Get your creepy crawly on with two potentially frightening movies out this weekend. Yet another '80s horror staple is getting the remake treatment with Dave Meyers' The Hitcher. Little do the college couple Grace (the former Mrs. Chad Michael Murray, Sophia Bush) and Jim (Zachary Knighton) know what's in store for them when they pick up John Ryder by the side of the road. Though it would seem clear from his various bad guy roles in action flicks like The Island and National Treasure, that it's ill advised to piss off Sean Bean. That Brit is one menacing looking dude on screen.
His Dad Tom is one of America's most beloved movie stars but son Colin Hanks is going a slightly more sinister route to cinema fame with his new stalker-in-love movie, Alone With Her. Shot from the point of view of audio/videophile Doug as he watches, then woos and finally attacks Amy (Ana Claudia Talancon), this movie's jolts come from how very easy it is to be a voyeur in our modern life.
There's not a whole lot that's more heartbreaking than orphans, especially grubby but sweet-faced Russian orphans. The Italian, a movie which played at last year's Toronto Film Festival, looks like it will really tug at the ol' heartstrings as little Vanya searches for his mother before being adopted by an Italian couple. Kleenex will not be provided at the theater, so be sure to bring you own.
Curious about what it's like for women soldiers serving out a mandatory service requirement in the Israeli Army? An Israeli movie from 2005, Close To Home explores this dangerous life and will be screening at the Jewish Community Center on Monday, Jan. 22 at 7:30 pm.
After his Golden Globe win this week, it seems even more clear that this year is going to be a big one for Forest Whitaker. The Film Society at Lincoln Center will be honoring the actor this weekend with a short screening series and an on-stage interview with associate programming director Kent Jones. The $40 ticket gets you into the talk on Friday, Jan. 19 at 8:30 pm and then either a screening of The Last King of Scotland, Clint Eastwood's Bird or Jim Jarmusch's Ghost Dog. Regular $10 tickets for non-members will also be available for the individual screenings.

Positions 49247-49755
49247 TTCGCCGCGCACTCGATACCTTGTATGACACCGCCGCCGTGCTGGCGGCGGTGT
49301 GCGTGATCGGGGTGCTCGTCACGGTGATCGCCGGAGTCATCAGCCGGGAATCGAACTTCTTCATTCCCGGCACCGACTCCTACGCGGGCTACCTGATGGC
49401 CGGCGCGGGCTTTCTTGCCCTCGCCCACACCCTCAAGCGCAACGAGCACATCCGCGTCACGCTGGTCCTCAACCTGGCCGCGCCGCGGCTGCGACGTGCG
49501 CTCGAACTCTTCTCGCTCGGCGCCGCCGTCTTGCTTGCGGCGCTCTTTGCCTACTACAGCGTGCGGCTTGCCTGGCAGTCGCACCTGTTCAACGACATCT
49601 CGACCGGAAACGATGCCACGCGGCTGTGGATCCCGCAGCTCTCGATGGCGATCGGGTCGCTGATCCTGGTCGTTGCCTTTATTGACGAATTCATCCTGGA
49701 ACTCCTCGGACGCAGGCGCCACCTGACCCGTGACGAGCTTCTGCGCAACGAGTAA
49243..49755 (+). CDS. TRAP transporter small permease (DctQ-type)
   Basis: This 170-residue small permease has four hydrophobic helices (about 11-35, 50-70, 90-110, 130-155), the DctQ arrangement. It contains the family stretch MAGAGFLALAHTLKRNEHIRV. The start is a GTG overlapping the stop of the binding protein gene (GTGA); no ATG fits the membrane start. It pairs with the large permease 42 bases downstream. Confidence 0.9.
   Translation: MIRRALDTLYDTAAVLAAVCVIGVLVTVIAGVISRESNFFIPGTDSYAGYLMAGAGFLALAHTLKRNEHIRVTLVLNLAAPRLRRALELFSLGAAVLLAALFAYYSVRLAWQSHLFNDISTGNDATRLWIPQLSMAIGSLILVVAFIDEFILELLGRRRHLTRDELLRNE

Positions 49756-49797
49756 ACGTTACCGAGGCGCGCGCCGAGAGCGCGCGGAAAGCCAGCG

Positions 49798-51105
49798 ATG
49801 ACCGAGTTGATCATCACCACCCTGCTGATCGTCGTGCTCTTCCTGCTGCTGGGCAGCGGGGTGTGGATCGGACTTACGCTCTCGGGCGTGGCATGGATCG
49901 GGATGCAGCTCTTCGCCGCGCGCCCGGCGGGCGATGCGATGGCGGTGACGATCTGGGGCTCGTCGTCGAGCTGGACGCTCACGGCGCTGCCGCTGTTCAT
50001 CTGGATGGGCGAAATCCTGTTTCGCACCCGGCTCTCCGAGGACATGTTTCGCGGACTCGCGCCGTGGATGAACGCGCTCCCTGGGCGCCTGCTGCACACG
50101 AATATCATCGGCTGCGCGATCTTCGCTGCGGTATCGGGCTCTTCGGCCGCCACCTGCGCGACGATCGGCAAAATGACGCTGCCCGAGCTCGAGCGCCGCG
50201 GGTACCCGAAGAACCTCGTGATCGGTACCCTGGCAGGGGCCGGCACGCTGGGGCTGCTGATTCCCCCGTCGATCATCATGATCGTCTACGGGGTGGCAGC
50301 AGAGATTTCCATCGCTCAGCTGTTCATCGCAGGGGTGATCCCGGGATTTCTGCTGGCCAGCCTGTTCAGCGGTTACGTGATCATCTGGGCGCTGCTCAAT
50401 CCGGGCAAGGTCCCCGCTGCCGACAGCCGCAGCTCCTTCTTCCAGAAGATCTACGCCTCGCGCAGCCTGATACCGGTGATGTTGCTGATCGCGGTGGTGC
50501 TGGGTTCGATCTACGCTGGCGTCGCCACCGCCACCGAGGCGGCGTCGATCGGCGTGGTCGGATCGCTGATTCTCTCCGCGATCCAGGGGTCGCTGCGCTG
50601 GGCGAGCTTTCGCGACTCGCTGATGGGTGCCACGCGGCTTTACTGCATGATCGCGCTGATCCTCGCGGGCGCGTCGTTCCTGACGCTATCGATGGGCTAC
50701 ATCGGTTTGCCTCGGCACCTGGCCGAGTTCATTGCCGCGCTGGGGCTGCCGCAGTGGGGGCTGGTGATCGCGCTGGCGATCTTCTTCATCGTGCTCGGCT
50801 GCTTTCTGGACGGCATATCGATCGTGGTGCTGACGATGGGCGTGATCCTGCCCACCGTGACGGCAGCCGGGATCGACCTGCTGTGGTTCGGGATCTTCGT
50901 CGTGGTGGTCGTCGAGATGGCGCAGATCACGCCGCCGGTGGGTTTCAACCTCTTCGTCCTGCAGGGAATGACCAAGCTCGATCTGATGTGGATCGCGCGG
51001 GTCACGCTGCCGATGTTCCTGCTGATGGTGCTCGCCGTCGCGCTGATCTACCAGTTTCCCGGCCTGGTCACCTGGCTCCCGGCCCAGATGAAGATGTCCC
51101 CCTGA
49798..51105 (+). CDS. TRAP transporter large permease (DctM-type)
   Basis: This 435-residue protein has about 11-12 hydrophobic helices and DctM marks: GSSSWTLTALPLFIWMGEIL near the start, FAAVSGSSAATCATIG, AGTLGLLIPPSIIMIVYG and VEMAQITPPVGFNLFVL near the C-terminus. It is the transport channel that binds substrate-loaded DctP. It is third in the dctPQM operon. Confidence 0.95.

If you can't get enough of Guillermo del Torro's trippy, gothic visuals in his critical darling Pan's Labyrinth, head over to the Museum of the Moving Image this Friday at 7:30 pm for a special screening of his 1993 vampire movie, Cronos, a part of their ongoing Independence World Cinema showcase. Joe Bob Briggs, the Drive-In movie critic said about it when it first came out, "It's kinda like what PBS would do if they decided to use a zombie flick for a pledge drive." Intriguing.
The American-born, London-based directors Stephen and Timothy Quay have been sharing their imagined mechanical worlds through their music videos (contributing to Peter Gabriel's "Sledgehammer"), commercials and occasional feature length narrative films (last year's The Piano Tuner of Earthquakes) for years. Now Film Forum will be presenting for one week only a selection of short works by the bizarrely brilliant siblings in a series called Tales of the Brothers Quay. Dream-like with allusions to literature, Eastern European folk stories and repressed sexuality, the Quay's singular work may leave you questioning what exactly happened on screen but still wanting to see more. For more information about the Quays and descriptions of quite a few of the works screening at Film Forum, check out this Senses of Cinema article.
Speaking of bizarre but beautiful imaginations on screen, David Lynch's first film, Eraserhead will be playing for a week at the Museum of Modern Art. It took Lynch five years to make this weird tale of a quiet man with one crazy head of hair whose girl gives birth to...well, we don't want to give any of the brilliance away. Jack Nance, as Henry Spencer, became a Lynch movie regular after starring in this flick and from his odd but totally compelling performance, it's not hard to see why. His petrified stare alone [pictured in the production still at left] is worth the price of admission. Eraserhead is a must-see, haunting film experience for full-on Lynch maniacs as well as those totally unfamiliar with his work.